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Public Diplomacy

John Brown

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John Brown is a Senior Fellow at the USC Center on Public Diplomacy. He is currently associated with the Institute for the Study of Diplomacy at Georgetown University, where has taught courses about public diplomacy. A consultant for the Library of Congress's "Open World" exchange program with the Russian Federation, he has written for The Washington Post, The Nation online, TomPaine.com, The Moscow Times, and American Diplomacy.

Brown, who received a Ph.D. in Russian History from Princeton University in 1977, was a member of the U.S. Foreign Service from 1981 until March 10, 2003 and has served in London, Prague, Krakow, Kiev, Belgrade and Moscow.

Public DiplomacyEdit

Brown maintains a daily briefing and review of Pubic Diplomacy related news. The review aggregates all the most recent public diplomacy related news, including current issues in U.S. foreign policy, international broadcasting and media, propaganda, cultural diplomacy, educational exchanges, anti-Americanism, and the reception of American popular culture abroad.

On June 5, 2006, Brown issued an article on TomPaine.com commenting on the US’s failing position as a powerhouse of cultural influence. Titled “America’s Fading Glow,�? Brown notes that the depleting soft power of America hinders the nation’s ability to shape global developments in ways favorable to the national interest. On aggressive foreign policy tactics, Brown states, “our country is seen as the illegitimate sheriff that shoots first and asks questions later. Contrast this to the worldwide sympathy for the U.S. immediately after 9/11, when we were considered the attacked, not the attacker. Due to our unilateralism, we have lost the respect—to be sure, never universal—that we earned as a world leader resisting the totalitarianisms of the twentieth century.�?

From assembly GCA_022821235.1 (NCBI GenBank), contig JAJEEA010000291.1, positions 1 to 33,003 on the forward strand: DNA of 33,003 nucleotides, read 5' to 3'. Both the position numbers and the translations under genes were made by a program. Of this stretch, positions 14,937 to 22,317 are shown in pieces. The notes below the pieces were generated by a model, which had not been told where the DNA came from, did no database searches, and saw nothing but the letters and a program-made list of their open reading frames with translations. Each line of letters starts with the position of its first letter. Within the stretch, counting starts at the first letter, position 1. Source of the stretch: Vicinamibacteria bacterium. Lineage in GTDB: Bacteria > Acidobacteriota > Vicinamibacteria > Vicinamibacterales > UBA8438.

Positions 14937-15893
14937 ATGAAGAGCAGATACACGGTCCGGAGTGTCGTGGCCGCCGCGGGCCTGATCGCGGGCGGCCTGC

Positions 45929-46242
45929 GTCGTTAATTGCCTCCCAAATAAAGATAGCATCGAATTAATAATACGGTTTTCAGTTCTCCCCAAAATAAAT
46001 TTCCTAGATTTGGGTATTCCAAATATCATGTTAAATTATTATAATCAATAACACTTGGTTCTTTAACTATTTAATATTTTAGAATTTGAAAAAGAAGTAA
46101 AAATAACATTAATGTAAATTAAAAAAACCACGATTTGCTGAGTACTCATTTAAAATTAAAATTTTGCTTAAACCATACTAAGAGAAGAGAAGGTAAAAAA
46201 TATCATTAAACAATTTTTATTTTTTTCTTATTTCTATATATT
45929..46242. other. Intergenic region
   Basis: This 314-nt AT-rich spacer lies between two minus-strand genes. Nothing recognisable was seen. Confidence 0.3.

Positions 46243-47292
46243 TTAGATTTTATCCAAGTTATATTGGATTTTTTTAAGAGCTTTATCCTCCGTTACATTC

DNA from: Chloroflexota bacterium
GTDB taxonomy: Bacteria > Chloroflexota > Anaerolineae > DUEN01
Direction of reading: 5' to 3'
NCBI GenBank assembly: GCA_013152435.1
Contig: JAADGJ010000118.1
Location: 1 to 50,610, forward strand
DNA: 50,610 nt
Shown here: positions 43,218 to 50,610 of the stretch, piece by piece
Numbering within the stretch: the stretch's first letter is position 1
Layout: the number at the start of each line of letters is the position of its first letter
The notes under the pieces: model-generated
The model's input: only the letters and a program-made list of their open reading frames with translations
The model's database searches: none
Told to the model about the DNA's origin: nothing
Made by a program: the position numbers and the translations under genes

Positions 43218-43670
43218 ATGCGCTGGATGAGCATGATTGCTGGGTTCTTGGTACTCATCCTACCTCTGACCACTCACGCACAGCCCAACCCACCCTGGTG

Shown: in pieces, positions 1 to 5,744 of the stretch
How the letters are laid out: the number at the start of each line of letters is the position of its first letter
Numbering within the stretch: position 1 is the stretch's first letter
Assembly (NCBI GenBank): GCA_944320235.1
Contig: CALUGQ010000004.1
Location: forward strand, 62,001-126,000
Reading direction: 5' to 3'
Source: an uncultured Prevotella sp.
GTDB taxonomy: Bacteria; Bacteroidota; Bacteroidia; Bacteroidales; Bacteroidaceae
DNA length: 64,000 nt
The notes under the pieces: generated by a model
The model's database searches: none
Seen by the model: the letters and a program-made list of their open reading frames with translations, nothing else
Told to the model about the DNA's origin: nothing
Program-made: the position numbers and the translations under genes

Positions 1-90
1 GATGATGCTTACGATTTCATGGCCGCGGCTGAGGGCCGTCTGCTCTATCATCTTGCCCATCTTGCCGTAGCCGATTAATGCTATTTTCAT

Brown details the actions necessary for reforming the US’s crumbling public diplomacy efforts and overall global image. Foremost, Brown declares that “the U.S. must drastically modify its foreign policy from top to bottom so that it is more in tune with the aspirations of the rest of the world. The underpinning of Bush’s foreign policy—the so-called “war on terror�?—must be abandoned, and its macabre manifestations, such as the Guantanamo detainee facility, should be terminated.�?

Publications, Articles, & CommentaryEdit

  • The Russian Empire and Soviet Union: A Guide to Manuscripts and Archival Materials in the United States. By Grant, Streven A. and Brown, John H. G.K. Hall, 1981.


Resources

PbWinter 15:25, 6 Jun 2006 (PDT)

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